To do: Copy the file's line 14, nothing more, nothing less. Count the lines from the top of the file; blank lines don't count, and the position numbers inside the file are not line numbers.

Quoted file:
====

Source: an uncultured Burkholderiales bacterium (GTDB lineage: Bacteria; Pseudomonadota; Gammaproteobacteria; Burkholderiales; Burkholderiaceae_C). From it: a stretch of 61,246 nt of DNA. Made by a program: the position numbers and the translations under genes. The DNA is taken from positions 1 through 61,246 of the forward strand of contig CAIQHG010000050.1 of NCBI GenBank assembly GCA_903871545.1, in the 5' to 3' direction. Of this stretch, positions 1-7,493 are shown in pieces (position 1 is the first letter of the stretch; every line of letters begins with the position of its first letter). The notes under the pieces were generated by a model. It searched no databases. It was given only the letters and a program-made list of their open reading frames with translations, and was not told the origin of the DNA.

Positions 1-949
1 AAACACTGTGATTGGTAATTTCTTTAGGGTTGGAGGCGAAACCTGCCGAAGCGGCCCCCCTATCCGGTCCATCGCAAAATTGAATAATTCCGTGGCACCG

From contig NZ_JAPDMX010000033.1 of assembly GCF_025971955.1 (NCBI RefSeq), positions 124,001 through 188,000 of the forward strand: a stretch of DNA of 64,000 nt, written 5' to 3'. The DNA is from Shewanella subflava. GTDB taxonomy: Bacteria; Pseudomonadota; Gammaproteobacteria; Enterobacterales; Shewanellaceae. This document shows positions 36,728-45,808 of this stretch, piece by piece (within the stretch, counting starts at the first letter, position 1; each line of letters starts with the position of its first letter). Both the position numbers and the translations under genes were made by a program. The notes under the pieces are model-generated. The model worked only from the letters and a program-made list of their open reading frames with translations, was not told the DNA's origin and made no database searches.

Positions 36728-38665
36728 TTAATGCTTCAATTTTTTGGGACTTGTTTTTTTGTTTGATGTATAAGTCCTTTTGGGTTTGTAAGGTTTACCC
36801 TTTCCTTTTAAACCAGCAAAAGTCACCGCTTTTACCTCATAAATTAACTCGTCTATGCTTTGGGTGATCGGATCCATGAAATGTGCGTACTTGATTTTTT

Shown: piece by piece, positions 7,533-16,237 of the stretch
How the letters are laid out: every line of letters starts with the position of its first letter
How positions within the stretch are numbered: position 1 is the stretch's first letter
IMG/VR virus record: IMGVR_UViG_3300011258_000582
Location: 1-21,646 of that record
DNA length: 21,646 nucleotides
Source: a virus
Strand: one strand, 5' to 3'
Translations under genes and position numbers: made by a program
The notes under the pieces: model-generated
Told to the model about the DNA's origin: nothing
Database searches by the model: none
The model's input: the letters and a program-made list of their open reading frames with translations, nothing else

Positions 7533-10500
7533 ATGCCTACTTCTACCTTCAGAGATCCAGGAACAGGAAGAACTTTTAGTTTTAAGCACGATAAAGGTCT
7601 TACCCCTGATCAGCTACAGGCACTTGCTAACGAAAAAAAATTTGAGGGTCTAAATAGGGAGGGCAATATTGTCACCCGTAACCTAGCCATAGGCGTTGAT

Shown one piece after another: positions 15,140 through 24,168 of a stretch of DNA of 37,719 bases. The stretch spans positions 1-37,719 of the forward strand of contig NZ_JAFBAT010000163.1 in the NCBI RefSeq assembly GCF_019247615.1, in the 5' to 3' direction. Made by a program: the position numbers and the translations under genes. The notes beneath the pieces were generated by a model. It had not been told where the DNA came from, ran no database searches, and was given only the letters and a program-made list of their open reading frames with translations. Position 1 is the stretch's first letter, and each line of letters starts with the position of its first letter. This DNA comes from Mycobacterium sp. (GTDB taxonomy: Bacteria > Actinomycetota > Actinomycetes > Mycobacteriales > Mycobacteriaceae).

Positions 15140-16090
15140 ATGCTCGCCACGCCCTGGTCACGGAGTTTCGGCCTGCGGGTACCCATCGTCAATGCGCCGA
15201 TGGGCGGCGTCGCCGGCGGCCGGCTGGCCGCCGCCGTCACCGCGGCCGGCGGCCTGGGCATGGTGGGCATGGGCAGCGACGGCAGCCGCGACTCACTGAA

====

Source: a virus